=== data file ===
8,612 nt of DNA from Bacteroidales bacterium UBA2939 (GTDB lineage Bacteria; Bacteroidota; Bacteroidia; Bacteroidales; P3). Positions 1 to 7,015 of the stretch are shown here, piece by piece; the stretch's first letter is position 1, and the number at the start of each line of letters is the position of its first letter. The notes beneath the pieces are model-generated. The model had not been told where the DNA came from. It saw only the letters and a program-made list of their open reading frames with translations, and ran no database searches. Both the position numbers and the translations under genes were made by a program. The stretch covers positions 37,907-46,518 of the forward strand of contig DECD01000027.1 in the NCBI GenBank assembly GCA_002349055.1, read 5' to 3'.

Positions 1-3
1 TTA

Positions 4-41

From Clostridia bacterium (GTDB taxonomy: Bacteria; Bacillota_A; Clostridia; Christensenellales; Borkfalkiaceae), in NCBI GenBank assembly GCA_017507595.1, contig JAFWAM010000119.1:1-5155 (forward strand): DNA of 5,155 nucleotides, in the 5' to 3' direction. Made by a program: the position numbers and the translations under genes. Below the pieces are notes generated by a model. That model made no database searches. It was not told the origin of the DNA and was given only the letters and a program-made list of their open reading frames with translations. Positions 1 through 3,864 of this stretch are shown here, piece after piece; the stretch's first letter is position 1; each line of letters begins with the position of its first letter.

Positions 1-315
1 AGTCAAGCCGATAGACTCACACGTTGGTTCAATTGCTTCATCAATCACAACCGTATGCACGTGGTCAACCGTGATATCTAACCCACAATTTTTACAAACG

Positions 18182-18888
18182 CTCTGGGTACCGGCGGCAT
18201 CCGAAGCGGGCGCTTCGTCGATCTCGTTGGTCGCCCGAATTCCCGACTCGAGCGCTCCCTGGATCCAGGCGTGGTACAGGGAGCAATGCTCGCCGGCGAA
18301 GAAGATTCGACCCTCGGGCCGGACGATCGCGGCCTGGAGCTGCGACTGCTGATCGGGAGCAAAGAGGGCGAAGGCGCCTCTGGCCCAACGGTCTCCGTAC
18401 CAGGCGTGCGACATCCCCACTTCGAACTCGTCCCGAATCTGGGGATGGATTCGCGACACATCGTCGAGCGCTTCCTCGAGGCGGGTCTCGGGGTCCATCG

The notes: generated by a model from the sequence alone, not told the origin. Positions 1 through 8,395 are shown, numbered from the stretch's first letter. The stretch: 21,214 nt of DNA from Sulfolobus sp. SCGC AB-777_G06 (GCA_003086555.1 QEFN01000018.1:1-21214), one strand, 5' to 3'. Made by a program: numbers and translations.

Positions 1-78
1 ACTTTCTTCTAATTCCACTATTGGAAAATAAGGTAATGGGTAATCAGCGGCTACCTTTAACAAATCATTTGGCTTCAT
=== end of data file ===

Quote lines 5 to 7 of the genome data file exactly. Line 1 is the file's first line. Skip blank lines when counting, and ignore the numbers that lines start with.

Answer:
From Clostridia bacterium (GTDB taxonomy: Bacteria; Bacillota_A; Clostridia; Christensenellales; Borkfalkiaceae), in NCBI GenBank assembly GCA_017507595.1, contig JAFWAM010000119.1:1-5155 (forward strand): DNA of 5,155 nucleotides, in the 5' to 3' direction. Made by a program: the position numbers and the translations under genes. Below the pieces are notes generated by a model. That model made no database searches. It was not told the origin of the DNA and was given only the letters and a program-made list of their open reading frames with translations. Positions 1 through 3,864 of this stretch are shown here, piece after piece; the stretch's first letter is position 1; each line of letters begins with the position of its first letter.

Positions 1-315
1 AGTCAAGCCGATAGACTCACACGTTGGTTCAATTGCTTCATCAATCACAACCGTATGCACGTGGTCAACCGTGATATCTAACCCACAATTTTTACAAACG